To become law, our local food bills must have the support of legislators who are swamped with thousands of bills on every topic imaginable. The BEST way to bring their attention to our bills is with meetings and phone calls from constituents!
Don’t think your voice matters? Think again! Two weeks ago, a farmer called his State Representative and talked with the staff about current laws that require him to go through expensive headaches to sell eggs to restaurants and grocers. We followed up with a proposed bill and more information for the State Representative … and now that representative has filed the bill!
Every call COUNTS! We see it every day, when we visit offices–the legislators who are hearing from the people back in their home district care a lot more about what we have to say.
Many calls in a short period amplify the impact, which is why we’re planning the “Local Foods at Home Week,” February 18 – 22. We need your help during this week to influence legislation!
The legislators will all be back in their home districts on February 18th, for Presidents Day. So make plans to meet them in person that day! Or set up an appointment to talk with their staff during the week by phone. Guidance on how to set up the meetings, as well as relevant information on the bills, are below.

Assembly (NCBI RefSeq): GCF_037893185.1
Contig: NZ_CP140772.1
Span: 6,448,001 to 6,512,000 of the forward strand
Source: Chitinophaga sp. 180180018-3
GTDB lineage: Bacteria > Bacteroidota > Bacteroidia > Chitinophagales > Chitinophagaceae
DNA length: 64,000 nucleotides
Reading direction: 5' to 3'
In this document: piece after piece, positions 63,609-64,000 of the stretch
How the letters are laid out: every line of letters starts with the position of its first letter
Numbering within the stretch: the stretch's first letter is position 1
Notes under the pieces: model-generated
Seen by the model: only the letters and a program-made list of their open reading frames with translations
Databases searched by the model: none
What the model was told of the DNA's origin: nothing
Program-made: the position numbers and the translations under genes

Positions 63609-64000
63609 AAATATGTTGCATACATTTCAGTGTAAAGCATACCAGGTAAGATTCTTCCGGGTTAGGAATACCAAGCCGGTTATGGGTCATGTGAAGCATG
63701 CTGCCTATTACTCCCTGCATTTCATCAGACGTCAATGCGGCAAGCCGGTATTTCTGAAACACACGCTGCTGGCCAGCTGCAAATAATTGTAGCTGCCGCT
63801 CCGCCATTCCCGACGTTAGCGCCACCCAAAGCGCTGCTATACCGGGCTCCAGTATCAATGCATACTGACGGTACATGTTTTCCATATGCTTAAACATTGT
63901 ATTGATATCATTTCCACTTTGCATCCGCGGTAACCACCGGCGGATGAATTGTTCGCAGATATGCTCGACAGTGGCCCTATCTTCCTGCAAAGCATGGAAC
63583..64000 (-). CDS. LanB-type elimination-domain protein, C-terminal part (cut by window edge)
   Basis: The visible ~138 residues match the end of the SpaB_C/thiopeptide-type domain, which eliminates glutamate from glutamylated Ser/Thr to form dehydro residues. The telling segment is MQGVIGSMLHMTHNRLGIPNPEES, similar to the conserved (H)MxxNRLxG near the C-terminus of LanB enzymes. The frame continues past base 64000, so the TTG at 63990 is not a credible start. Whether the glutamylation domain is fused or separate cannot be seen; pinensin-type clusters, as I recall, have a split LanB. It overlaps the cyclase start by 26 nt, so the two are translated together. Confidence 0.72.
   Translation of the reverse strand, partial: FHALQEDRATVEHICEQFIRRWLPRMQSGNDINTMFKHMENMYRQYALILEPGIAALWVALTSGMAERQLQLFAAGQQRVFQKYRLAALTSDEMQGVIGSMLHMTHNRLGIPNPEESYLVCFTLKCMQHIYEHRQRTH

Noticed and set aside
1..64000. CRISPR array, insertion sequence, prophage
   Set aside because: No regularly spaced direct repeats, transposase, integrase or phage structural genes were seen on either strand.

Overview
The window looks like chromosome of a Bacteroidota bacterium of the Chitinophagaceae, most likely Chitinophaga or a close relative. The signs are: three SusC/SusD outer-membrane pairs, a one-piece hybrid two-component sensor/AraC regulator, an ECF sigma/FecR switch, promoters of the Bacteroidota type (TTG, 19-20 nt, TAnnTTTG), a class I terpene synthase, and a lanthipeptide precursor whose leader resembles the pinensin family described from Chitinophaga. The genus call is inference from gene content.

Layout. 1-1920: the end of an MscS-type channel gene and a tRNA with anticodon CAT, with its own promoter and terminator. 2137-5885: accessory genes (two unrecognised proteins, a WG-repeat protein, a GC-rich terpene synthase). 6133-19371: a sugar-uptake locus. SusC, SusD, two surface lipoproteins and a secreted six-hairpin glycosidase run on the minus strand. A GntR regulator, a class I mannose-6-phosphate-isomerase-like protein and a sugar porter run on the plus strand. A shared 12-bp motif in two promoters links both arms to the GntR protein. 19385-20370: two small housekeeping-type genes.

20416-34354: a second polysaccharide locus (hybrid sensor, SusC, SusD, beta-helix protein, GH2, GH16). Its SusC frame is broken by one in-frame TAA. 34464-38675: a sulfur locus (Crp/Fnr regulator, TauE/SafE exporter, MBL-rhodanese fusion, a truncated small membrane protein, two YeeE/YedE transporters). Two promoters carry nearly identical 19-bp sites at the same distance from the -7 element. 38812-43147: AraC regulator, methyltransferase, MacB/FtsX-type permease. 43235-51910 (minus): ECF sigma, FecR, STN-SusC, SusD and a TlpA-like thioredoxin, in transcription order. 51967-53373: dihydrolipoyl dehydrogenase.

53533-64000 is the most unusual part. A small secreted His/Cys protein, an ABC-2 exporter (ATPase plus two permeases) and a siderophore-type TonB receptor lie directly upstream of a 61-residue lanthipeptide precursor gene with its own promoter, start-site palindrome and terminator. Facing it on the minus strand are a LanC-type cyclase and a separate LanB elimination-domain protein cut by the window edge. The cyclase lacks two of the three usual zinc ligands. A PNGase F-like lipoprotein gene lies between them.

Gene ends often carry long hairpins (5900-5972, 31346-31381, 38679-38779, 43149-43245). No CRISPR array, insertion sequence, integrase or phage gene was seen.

Let us know that you’re planning to take action that week, and we’ll be sure to send you more tips and materials you can share that reinforce your message about the importance of supporting our local producers with meaningful legislation.
How to set up a meeting
FARFA’s Priority Bills
- Expand the cottage food law to cover pickled and fermented foods, and remove some of the unnecessary restrictions in the current law;
- Limit the fees that local health departments can impose on farmers’ market vendors;
- Allow licensed raw milk dairies to sell at farmers’ markets and direct delivery (HB 503/ SB 80);
- Make it easier for small farmers, urban farmers, and diversified farmers to get agricultural valuation and lower property taxes (HB 97);
- Reduce how long it takes new farmers to qualify for agricultural valuation, and lower property taxes, on their farms;
- Require local health departments to give straight answers to farmers and food producers about what they have to do to comply with the law;
- Create a small farm & rural business ombudsman to help businesses navigate regulatory agencies’ requirements;
- Remove licensing and fee burdens for small-scale flower growers (a wonderful side business for small vegetable producers);
- Allow farmers, cottage food producers, and other farmers market vendors to provide samples of their foods without expensive permits;
- Allow farmers to sell ungraded eggs to restaurants and retailers, improving access to locally raised eggs (HB 1284);
- Make it easier for farmers to process poultry on-farm without having to build a facility that costs tens of thousands of dollars.